What is Philosophy?


Bayreuth_20.06.10_Eremitage,_Sokrates-Statue,_Johannes_Schnegg_1755The word “Philosophy” is a combination of the Greek words “philos” and “sophy”, which together mean “love of wisdom.” In the case of philosophy, wisdom is defined as coming from knowledge from your own experience. Socrates, one of the first and most influential of Greek philosophers, stated that “Wisdom begins in wonder”.

Until the 19th century the majority of philosophy studied in the West was based around religion. Questions concerning the nature of deity and miracles dominated most philosophical discussions. This traditional Western philosophy was based on logic, rational argument and reasoning, and epistemology (the discussion of what can be known and proved).

This early Western philosophy was deeply influenced by the Ancient Greek, Plato – a disciple of Socrates. Plato’s thoughts and books continue to shape the philosophy of religion and culture, and are still studied today, even though they are thousands of years old.

Modern Western philosophy has expanded to include the studying and debating of points of law and the legal system, political theory, aesthetics (the nature and appreciation of beauty), ethics (moral choices), and science, as well as religious theories.

Every subject studied in today’s schools has an influence on, and is influenced by, philosophy.  From history, classics, religious education and ethics, to biology, chemistry, physics, English and maths, an understanding of how we think, and how our ancestors thought, will help us to comprehend and make plans and changes in the future; and will therefore improve our general education.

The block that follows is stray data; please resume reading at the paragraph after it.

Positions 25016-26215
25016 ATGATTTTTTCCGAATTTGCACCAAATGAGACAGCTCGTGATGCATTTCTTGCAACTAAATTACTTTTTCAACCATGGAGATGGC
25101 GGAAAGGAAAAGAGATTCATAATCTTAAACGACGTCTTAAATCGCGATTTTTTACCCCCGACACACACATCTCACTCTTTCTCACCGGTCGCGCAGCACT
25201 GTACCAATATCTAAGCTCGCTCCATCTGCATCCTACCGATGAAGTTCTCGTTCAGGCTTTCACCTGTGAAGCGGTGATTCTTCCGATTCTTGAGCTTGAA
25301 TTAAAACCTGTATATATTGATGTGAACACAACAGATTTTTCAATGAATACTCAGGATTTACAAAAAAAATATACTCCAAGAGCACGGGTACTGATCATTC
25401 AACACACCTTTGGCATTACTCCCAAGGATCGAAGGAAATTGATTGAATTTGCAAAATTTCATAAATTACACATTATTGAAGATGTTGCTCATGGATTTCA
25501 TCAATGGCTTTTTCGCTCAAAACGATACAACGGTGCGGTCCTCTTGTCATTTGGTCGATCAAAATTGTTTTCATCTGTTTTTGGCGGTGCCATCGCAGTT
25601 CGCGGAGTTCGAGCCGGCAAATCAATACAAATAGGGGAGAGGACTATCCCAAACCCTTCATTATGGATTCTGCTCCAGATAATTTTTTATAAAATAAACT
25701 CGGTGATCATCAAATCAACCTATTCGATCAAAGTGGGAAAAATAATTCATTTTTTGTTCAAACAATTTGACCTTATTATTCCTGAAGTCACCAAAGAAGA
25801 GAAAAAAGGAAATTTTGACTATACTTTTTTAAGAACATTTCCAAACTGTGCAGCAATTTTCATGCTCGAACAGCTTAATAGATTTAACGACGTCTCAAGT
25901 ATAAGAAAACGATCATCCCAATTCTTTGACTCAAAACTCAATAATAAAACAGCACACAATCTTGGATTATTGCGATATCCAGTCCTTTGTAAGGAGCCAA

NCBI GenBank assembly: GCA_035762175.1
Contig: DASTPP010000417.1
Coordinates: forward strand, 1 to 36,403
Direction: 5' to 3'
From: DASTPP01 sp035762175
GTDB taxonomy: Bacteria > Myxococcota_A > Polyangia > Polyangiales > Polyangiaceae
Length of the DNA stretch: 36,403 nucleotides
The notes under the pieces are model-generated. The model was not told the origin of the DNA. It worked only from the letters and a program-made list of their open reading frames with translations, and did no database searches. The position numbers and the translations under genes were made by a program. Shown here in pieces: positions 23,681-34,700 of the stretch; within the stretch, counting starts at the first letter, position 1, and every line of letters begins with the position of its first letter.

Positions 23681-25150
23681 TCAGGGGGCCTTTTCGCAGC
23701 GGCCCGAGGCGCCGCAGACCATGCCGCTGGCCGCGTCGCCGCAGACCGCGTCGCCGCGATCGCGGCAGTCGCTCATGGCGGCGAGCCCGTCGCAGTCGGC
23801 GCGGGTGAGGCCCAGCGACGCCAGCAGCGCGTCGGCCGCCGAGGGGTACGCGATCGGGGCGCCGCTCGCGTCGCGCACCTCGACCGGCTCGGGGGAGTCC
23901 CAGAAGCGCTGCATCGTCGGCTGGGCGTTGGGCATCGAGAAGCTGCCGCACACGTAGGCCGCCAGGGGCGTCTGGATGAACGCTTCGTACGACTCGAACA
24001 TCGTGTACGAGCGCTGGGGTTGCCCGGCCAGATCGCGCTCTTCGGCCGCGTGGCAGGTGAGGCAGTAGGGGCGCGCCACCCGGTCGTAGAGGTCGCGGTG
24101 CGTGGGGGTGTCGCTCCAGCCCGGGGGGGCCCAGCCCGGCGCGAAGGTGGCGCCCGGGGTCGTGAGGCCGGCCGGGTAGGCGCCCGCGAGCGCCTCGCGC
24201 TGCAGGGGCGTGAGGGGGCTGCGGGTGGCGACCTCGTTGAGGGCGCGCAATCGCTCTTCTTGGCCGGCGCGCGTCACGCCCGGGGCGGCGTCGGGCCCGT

By learning to express our own opinions about topics such as free will, reality, life after death, time, and right and wrong, we learn what it means to be human. Philosophy helps us to see that everything is open to personal interpretation, and teaches us to appreciate and accept the conclusions and ideas of others, even if we don’t agree with them.

“Philosophy is about ideas and argument. Consequences of thought which give progress towards understanding.” – Antony Flew.

 

 

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Dr Kathryn Bates is a graduate of archaeology and history. She has excavated across the world as an archaeologist, and tutored medieval history at Leicester University. She joined the administrative team at Oxford Open Learning twelve years ago. Alongside her distance learning work, Dr Bates is a bestselling novelist, and an itinerant creative writing tutor for primary school children.

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